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AFI Life Achievement Award

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The AFI Life Achievement Award (not to be confused with the Honorary Academy Award) was established by the Board of Directors of the American Film Institute on February 26, 1973 to honor a single individual for his or her lifetime contribution to enriching American culture through motion pictures and television.

The Trustees initially specified that the recipient must be one who fundamentally advanced the art of film and whose achievements had been acknowledged by the general public as well as by film scholars and critics and the individual's peers. The Trustees also specified that the work of the recipient must have withstood the test of time.

Contents

History of the award

Director John Ford was the unanimous choice of the Board of Trustees for the first award as he "clearly stands preeminent in the history of motion pictures." President Richard M. Nixon attended the gala dinner at which Ford was presented the award on March 31, 1973.

The Board of Trustees later amended the "test of time" requirement to enable the AFI Life Achievement Award to be presented to individuals with shorter careers, such as Tom Hanks, who at age 46, was the youngest recipient ever, and Steven Spielberg, who received the award at age 49.

All 35 Life Achievement Award ceremonies have been televised. Agreeing to appear at the televised ceremony apparently is part of the AFI's criteria for selecting the award.[citation needed] The televised ceremony generates income for the AFI, which is no longer funded by the US federal government. Due to the exigencies of television, the popularity of the award recipient in terms of potential ratings likely is a factor in selecting the Life Achievement Award honoree, which could explain why it never has been awarded to such major American directors as Robert Altman and Francis Ford Coppola, both of whom were Film Society of Lincoln Center Gala Tribute honorees, or such distinguished actors as Robert Redford, Robert Duvall and Gene Hackman, the latter of whom was a recipient of the Hollywood Foreign Press Association's Cecil B. DeMille Award for life achievement.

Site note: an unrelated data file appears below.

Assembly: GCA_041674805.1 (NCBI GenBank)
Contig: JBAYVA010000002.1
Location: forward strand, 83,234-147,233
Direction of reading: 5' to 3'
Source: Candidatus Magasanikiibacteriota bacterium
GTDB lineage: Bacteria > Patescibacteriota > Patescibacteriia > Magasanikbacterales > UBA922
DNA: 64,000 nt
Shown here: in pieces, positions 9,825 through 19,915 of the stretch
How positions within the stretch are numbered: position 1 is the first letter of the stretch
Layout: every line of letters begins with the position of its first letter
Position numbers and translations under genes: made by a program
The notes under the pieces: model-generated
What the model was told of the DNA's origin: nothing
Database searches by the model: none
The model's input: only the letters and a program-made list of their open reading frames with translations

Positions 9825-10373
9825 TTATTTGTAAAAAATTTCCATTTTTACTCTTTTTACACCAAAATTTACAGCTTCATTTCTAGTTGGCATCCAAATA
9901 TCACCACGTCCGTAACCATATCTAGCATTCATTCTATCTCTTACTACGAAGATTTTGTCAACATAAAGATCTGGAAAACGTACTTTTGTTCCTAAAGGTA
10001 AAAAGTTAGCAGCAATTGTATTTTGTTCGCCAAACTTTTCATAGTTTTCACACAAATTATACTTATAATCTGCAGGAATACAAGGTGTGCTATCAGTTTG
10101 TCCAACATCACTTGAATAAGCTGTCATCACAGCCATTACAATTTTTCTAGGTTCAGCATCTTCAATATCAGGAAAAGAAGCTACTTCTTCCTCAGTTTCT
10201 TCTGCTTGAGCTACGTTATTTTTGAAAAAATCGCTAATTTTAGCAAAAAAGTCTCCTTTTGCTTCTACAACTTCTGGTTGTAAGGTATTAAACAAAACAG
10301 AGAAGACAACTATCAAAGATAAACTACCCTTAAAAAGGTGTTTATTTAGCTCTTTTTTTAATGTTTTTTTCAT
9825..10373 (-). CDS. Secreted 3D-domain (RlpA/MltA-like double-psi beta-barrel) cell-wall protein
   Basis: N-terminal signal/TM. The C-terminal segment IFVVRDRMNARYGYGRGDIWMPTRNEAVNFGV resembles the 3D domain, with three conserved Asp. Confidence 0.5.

Politics also seems to be a factor in the award, as that likely was behind the notable omissions of Charles Chaplin, exiled from America during the Cold War for his left-wing sympathies, director Elia Kazan, controversial due to his testimony before the House Un-American Activities Committee during the Cold War, and Charlton Heston, whose presidency of the National Rifle Association made him unpopular in many circles. Heston was the chair of the AFI Board of Trustees that created the award in 1973.

Other notable omissions were Claudette Colbert, John Wayne,George Cukor, Audrey Hepburn, Bob Hope, Shirley MacLaine, Mike Nichols (all of which are recipients of a Lincoln Center Gala Tribute), and Marlon Brando.

David Lean, Alfred Hitchcock and Sean Connery are the only non-Americans to win the award.

Warren Beatty has been named as the next in line to receive the award, which he will be presented at the ceremony set to take place in Los Angeles on 12 June 2008.[1]

List of recipients

1984 recipient Lillian Gish is the only star of the silent film era to win this award.

Notes

  1. ^ Movie & TV News @ IMDb.com - WENN - 5 October 2007

External links

Categories: Cinema of the United States | American film awards | American Film Institute AwardsHidden categories: Articles lacking sources from August 2006 | All articles lacking sources | All articles with unsourced statements | Articles with unsourced statements since February 2007

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